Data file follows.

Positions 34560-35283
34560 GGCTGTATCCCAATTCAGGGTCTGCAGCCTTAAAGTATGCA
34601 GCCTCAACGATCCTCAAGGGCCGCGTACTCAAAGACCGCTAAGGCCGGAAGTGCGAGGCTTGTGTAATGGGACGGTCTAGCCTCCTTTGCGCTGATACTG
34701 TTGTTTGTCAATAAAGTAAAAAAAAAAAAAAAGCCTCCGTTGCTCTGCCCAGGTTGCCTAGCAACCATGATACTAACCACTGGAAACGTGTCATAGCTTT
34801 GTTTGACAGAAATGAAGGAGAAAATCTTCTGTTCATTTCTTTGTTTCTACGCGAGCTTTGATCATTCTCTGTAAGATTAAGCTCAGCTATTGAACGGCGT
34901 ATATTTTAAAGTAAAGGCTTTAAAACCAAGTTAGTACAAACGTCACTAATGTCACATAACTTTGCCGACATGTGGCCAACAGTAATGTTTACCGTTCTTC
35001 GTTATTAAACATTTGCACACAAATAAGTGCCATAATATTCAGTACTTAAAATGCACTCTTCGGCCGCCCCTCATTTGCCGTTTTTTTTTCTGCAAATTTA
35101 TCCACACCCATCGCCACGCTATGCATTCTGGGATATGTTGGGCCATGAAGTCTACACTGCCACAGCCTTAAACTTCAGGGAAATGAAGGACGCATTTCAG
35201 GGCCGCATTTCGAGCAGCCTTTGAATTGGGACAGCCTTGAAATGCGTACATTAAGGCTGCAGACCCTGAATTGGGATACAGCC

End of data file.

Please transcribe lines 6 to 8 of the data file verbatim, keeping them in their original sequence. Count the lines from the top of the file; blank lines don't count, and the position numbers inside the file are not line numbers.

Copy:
34901 ATATTTTAAAGTAAAGGCTTTAAAACCAAGTTAGTACAAACGTCACTAATGTCACATAACTTTGCCGACATGTGGCCAACAGTAATGTTTACCGTTCTTC
35001 GTTATTAAACATTTGCACACAAATAAGTGCCATAATATTCAGTACTTAAAATGCACTCTTCGGCCGCCCCTCATTTGCCGTTTTTTTTTCTGCAAATTTA
35101 TCCACACCCATCGCCACGCTATGCATTCTGGGATATGTTGGGCCATGAAGTCTACACTGCCACAGCCTTAAACTTCAGGGAAATGAAGGACGCATTTCAG